Selçuk R. Sirin, Ph.D. is Professor in the Department of Applied Psychology at New York University. He gave a speech in The Land of Legends on topic "From Childhood to Adolescence / Perfect Parenting".
In his interview, Selçuk Şirin told to participant parents what to do at home with a newborn.
Commenting to the reporters before the program, Şirin said that his purpose is to prepare children for the future in the most beautiful and correct way.
"I'm going to tell parents what we need to do at home since the birth of the child. The most important point in this sense is that 90% of brain growth happens in the first 3 years. And early brain development has a lasting impact on a child’s ability to learn and succeed in school and life. The quality of a child’s experiences in the first few years of life – positive or negative – helps shape how their brain develops. So, read to your newborn babies, play and talk to them" said Selçuk Şirin.
About Selçuk Şirin:
As an applied psychologist, he uses empirical research methods to better understand the needs of children and families, and to arm professionals and policy makers with this knowledge so as to better address the needs of the most vulnerable. As summarized in Figure 1, the goal, that unites all of his work, is to enhance the lives of marginalized children using development in context as a general framework. He focuses on immigrant children in New York, Muslim youth in the US, refugees in Turkey and Norway, and students at risk in US schools.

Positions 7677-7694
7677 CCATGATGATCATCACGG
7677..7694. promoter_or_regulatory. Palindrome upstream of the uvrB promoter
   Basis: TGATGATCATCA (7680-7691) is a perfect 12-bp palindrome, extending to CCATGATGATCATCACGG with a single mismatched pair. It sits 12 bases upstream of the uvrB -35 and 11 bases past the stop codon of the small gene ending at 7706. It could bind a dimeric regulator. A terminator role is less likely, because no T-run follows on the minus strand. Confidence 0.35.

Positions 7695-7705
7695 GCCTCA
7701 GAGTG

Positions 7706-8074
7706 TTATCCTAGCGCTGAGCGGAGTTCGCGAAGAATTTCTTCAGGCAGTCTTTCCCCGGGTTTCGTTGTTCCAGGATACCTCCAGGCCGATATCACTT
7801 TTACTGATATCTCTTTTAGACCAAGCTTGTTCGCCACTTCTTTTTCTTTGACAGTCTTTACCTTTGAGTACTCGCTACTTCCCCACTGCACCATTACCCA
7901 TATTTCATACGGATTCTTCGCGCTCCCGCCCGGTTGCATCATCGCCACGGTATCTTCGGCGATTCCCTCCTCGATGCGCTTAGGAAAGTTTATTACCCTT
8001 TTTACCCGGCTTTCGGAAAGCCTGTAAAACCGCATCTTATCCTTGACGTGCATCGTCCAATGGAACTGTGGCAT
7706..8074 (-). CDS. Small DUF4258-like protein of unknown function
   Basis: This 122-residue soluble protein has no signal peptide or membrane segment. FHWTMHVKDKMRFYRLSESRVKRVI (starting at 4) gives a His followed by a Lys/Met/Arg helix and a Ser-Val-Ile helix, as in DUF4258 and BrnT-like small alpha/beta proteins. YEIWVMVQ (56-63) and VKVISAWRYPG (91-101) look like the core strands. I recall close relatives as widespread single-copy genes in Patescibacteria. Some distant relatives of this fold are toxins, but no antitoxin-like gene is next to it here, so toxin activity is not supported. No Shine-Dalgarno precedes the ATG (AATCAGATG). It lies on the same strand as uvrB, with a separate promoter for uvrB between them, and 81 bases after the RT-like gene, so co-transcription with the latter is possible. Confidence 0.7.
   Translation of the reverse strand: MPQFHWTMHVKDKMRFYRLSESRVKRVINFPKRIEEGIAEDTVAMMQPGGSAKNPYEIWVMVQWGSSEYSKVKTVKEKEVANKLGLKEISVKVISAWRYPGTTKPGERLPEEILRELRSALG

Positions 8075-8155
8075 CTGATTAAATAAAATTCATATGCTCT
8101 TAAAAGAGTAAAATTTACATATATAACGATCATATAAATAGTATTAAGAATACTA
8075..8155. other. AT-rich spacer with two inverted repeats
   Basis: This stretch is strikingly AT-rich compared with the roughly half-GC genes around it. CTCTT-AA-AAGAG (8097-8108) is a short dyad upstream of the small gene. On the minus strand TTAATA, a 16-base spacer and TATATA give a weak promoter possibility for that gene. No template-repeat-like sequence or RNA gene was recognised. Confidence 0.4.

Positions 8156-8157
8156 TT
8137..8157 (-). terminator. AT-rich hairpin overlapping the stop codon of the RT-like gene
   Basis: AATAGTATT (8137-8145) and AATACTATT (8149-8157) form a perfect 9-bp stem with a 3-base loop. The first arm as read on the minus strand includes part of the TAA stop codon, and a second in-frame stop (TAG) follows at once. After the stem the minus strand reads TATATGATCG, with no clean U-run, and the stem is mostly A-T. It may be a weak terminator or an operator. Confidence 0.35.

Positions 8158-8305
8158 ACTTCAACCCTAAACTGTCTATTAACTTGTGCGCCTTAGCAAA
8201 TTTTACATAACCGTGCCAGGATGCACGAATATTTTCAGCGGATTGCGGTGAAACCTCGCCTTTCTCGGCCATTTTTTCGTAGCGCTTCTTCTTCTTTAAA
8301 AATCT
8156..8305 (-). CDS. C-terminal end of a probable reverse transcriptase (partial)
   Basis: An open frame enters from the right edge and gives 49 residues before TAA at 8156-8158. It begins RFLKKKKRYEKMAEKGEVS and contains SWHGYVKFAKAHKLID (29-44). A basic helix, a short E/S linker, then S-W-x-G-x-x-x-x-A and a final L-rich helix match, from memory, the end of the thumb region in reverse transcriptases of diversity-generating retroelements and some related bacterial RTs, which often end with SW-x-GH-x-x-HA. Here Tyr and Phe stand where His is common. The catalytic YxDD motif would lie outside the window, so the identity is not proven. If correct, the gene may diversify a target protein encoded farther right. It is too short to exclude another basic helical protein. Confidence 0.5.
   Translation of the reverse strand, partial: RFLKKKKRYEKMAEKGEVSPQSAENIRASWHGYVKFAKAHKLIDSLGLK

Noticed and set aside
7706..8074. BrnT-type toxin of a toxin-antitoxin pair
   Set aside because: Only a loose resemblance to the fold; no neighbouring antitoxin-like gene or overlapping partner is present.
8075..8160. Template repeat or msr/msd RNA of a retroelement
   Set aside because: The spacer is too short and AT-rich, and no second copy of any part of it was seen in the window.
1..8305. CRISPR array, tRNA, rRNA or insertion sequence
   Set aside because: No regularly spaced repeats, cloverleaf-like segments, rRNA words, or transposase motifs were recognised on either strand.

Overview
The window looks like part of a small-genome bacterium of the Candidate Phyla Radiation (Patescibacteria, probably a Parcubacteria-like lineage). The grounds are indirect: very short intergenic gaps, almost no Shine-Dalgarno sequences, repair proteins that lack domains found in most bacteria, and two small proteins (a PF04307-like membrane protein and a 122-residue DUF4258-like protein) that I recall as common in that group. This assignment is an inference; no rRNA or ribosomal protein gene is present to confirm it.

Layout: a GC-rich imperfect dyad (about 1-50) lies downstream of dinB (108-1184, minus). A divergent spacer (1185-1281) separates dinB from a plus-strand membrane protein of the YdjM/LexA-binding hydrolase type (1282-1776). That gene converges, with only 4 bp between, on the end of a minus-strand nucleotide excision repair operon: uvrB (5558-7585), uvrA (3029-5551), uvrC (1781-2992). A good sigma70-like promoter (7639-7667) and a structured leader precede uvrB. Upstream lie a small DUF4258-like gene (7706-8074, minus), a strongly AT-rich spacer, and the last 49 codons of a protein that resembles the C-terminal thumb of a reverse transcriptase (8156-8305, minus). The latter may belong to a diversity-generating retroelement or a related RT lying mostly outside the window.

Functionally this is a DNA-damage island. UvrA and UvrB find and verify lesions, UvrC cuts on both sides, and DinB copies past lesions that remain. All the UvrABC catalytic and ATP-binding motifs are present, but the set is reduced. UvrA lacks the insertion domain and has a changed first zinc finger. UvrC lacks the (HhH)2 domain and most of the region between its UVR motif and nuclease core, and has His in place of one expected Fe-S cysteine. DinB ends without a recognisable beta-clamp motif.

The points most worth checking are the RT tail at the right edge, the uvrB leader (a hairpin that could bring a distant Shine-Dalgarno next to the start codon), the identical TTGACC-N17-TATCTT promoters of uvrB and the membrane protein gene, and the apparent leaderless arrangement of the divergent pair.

His works has been published in top journals, such as Child Development, Developmental Psychology, Review of Educational Research, and Pediatrics, in an effort to inform scholars, practitioners, and policy makers about marginalized children. He has also made a concerted effort to get his work to a wider audience both locally and globally, as he believes strongly in “giving scientific knowledge away.” He has served on several policy committees such as the National Academy of Sciences, the Urban Institute, and the Migration Policy Institute. He has collaborated with UNESCO and Save the Children, in their efforts to improve the lives of refugee children. In 2019 he started The Book Project to bring 1 million books to children.